Physiological Context of β-AR Activation of NKA
During β-AR stimulation in the sympathetic fight or flight response, Na influx into cardiac myocytes is greatly increased. This is attributable to more frequent Na current (which may also be larger caused by PKA36) and more Na entry via NCX, that is both because of higher frequency and because larger Ca transients drive greater Ca extrusion coupled Na influx at each beat. Looked at another way, the higher Ca current on β-AR stimulation increases Ca influx, and Ca extrusion (coupled to Na influx via NCX) must also be increased to attain Ca flux balance. Indeed, Na entry via NCX is a major fraction of Na influx during the cardiac cycle.27 Enhancement of NKA activity may thus be an integral part of the sympathetic response of the heart to enhance Na extrusion to better keep up with the higher level of Na influx. This may limit the rise in [Na]i that occurs during the combined inotropic and chronotropic effects on the heart. Our data show that NKA stimulation by β-AR activation results in reduced [Na]i in resting myocytes from WT but not PLM-KO mice (Figure 6). The inability of NKA to be stimulated by β-AR in the PLM-KO mouse could lead to excessive elevation of [Na]i during sympathetic activation, which might have both the benefits and the risks associated with NKA inhibition by glycosides (inotropy, but enhanced arrhythmogenesis). This process might be further complicated by possible direct effects of PLM on NCX.37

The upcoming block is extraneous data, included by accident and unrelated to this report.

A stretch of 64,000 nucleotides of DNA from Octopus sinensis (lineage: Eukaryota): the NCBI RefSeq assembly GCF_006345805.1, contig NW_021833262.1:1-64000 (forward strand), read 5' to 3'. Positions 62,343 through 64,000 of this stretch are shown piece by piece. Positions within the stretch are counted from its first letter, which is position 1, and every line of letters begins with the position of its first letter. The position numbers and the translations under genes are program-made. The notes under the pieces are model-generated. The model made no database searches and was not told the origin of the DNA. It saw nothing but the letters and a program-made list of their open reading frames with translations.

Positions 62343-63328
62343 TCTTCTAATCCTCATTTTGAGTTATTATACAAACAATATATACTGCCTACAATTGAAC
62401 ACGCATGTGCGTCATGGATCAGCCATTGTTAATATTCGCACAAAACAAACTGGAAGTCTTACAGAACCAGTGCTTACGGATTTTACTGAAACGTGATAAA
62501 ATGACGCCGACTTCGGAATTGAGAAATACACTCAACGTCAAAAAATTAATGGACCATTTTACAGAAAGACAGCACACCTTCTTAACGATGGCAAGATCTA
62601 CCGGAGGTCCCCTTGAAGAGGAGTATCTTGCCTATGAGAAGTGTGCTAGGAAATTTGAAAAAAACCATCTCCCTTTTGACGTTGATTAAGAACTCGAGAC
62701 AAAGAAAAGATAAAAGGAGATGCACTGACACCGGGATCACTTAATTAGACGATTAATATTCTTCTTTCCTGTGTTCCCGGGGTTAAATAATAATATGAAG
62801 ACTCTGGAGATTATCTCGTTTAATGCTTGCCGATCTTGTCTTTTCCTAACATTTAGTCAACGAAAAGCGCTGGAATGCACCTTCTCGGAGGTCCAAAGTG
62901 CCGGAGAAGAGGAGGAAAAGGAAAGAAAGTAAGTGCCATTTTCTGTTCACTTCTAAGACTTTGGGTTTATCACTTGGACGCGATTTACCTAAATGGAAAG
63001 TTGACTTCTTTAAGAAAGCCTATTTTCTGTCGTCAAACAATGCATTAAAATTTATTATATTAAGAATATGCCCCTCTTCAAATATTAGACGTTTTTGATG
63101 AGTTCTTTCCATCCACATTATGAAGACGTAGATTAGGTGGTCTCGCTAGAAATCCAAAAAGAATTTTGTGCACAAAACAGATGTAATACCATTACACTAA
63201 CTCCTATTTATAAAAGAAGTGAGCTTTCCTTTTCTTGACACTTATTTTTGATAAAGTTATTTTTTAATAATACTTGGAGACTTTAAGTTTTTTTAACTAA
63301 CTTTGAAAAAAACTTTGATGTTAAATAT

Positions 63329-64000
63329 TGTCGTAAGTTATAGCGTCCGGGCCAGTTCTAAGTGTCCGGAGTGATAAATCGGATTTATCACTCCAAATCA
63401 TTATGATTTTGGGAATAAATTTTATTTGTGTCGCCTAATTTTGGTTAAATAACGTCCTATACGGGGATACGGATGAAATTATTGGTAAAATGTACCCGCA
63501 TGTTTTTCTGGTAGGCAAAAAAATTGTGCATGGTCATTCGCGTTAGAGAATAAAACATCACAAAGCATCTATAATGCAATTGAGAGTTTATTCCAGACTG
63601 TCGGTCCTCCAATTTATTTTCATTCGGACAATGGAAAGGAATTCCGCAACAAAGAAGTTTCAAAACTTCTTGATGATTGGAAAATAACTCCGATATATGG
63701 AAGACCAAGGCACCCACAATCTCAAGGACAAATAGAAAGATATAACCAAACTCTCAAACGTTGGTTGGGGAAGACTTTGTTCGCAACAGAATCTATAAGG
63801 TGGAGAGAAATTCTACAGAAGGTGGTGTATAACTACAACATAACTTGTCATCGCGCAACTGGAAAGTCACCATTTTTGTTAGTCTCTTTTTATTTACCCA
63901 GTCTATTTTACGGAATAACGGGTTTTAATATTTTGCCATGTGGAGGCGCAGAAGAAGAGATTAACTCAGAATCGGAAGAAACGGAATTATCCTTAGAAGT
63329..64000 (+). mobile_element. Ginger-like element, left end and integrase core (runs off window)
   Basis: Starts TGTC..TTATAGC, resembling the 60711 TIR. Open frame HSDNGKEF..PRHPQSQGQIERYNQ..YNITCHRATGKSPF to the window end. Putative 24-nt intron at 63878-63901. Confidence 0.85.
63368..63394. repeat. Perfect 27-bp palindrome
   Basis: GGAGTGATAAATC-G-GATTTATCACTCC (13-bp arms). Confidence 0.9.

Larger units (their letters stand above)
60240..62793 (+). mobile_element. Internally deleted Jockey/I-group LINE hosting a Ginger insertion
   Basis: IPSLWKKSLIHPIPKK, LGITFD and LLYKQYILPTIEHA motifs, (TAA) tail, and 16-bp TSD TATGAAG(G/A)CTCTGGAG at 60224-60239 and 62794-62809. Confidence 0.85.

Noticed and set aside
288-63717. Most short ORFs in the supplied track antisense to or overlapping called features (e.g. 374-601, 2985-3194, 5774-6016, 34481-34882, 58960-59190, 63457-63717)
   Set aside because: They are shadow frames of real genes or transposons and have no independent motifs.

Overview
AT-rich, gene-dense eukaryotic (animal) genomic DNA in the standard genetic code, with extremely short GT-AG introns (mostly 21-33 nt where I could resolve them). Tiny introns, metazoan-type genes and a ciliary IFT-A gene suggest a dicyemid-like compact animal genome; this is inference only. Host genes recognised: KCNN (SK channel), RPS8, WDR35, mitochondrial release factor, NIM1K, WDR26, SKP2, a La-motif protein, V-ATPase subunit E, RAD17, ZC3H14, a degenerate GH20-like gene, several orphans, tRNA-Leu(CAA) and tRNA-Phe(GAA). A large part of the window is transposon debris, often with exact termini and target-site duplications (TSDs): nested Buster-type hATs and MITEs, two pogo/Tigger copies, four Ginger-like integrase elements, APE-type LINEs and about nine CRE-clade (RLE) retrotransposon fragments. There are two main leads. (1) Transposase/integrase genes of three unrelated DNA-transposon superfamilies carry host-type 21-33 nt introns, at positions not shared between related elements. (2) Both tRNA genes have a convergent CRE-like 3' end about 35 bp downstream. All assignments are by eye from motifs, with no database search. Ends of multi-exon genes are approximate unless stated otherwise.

In summary, we have shown that (1) β-AR stimulation activates NKA in mouse cardiac myocytes by increasing its affinity for internal Na, with no significant effect on the maximum pump rate, (2) PLM inhibits NKA activity by decreasing its [Na]i affinity, and (3) β-AR stimulation of NKA is mediated by PLM phosphorylation. Thus, our data indicate that PLM modulates the NKA function in a manner similar to the way PLB affects SERCA.
This work was supported by grants from the National Institutes of Health (HL-30077, HL-64724; D.M.B.), the Cardiovascular Research Center at University of Virginia (A.L.T.), and fellowships from the American Heart Association (S.D., J.B.). The authors thank Brian French and Jaime O’Brien for myocyte preparation.
Original received March 17, 2005; revision received May 23, 2005; accepted June 28, 2005.